Perhaps what made her a good teacher was the great actress in her past, that oftremarked link to Ellen Terry. A bit of a reach for a relation, but that had never stopped Francesca. The Ellen Terry connection was one of the myths of the Manor.
Amelia took the myth at face value for her student years. But later, when she returned to teach at the Manor, she investigated. The facts were that “the Master,” G. F. Watts, painter of mythological scenes, fell in love with Ellen Terry when she was a mere fifteen, and playing on the London stage. He, forty-seven, considered adopting her but was told she was too old; he asked his friends if he might marry her, but they said she was too young. He kissed her, and she thought she was with child and told her mother they must be married. She wanted, she said, to live with his pictures.
It is unclear if the marriage was ever consummated; Ellen was found cast down the staircase on her wedding night, weeping and clinging to the banister. Watts liked to fumble around, someone said later, but he couldn’t do much. When they divorced he paid her an allowance to keep her with her parents, and away from the immoral life of the theatre. She went on to have a glorious career and several more husbands.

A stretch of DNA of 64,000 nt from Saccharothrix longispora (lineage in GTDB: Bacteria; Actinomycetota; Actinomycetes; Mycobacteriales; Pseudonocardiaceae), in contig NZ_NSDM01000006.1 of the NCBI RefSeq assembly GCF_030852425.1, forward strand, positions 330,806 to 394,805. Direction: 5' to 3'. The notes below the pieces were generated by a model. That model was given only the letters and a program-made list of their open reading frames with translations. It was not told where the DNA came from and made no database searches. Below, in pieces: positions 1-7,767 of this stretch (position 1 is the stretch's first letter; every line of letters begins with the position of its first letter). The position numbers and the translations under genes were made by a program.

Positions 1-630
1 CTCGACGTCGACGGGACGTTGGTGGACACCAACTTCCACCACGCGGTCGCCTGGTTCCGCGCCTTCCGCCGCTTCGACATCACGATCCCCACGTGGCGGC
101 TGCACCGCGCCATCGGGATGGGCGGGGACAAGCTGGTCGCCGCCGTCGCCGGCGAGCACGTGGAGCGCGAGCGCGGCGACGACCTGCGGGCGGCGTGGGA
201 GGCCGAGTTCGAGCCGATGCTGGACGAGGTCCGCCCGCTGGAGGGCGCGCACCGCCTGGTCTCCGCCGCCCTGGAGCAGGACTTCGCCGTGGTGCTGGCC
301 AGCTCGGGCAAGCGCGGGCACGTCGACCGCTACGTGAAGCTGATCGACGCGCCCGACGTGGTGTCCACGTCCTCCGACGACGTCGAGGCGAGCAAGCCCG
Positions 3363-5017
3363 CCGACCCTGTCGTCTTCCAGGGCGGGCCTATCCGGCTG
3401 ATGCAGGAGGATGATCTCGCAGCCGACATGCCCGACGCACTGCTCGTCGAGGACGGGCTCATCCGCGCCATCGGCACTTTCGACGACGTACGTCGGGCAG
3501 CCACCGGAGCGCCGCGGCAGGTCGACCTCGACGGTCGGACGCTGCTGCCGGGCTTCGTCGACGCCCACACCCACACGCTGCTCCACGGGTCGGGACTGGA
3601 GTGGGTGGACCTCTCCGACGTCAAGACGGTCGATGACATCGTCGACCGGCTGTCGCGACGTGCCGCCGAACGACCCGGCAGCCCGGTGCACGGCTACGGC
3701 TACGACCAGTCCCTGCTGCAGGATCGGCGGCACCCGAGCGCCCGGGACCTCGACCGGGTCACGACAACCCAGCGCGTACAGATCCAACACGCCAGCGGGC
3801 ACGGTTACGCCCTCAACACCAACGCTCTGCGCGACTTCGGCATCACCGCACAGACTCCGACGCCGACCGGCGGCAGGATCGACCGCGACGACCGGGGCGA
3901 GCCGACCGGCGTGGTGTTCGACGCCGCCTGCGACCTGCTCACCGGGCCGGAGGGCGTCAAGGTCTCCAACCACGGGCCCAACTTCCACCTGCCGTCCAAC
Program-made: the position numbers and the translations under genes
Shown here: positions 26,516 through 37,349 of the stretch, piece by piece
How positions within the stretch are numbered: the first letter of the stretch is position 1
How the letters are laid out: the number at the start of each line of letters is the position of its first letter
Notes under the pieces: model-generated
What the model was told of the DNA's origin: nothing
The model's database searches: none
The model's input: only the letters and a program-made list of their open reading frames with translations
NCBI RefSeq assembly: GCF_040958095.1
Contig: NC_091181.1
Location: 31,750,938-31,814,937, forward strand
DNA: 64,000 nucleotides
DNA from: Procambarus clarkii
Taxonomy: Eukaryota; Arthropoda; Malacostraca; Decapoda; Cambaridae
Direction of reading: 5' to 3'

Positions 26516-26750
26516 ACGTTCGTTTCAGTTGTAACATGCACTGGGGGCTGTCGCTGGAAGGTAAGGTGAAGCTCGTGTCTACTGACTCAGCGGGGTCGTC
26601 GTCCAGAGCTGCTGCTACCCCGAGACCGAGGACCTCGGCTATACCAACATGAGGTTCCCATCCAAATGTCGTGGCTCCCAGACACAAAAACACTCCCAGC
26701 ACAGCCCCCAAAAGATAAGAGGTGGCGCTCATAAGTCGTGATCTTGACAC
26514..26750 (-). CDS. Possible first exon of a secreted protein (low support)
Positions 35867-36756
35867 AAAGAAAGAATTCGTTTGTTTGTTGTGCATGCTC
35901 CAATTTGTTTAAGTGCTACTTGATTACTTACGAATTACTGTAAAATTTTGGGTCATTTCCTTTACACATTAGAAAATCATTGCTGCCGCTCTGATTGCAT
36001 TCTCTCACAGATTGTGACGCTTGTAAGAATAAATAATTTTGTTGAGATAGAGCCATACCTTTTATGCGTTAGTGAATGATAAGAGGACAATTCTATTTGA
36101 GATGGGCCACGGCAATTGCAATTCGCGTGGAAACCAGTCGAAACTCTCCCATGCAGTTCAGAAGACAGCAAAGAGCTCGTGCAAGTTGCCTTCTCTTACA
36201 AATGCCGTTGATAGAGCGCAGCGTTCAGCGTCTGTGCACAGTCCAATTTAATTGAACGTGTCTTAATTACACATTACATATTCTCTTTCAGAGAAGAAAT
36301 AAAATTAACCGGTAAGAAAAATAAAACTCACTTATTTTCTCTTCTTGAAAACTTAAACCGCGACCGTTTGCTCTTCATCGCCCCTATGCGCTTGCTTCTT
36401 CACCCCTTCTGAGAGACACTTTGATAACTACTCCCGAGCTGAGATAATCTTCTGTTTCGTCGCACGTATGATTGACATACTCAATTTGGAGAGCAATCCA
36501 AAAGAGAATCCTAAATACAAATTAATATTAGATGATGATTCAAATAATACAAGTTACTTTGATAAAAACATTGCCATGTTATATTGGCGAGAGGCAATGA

After Ellen, Watts conceived a passion for her playmate, Lily. Having learned his lesson, he adopted her and married a woman more his age. Amelia classified it as one of those Victorian stories where unusual sexual proclivities went under the rubric of charity. Plainly put, the Master liked little girls. You could feel it in his painting of Lily. The fey presence of the young girl with her basket of flowers was infused with erotic longing. One could see her arrogance, her sense that she held the old painter in thrall; one felt too that the Master had pinioned her, a lovely butterfly on a corkboard.
A fair exchange.” – Katherine Govier, The truth teller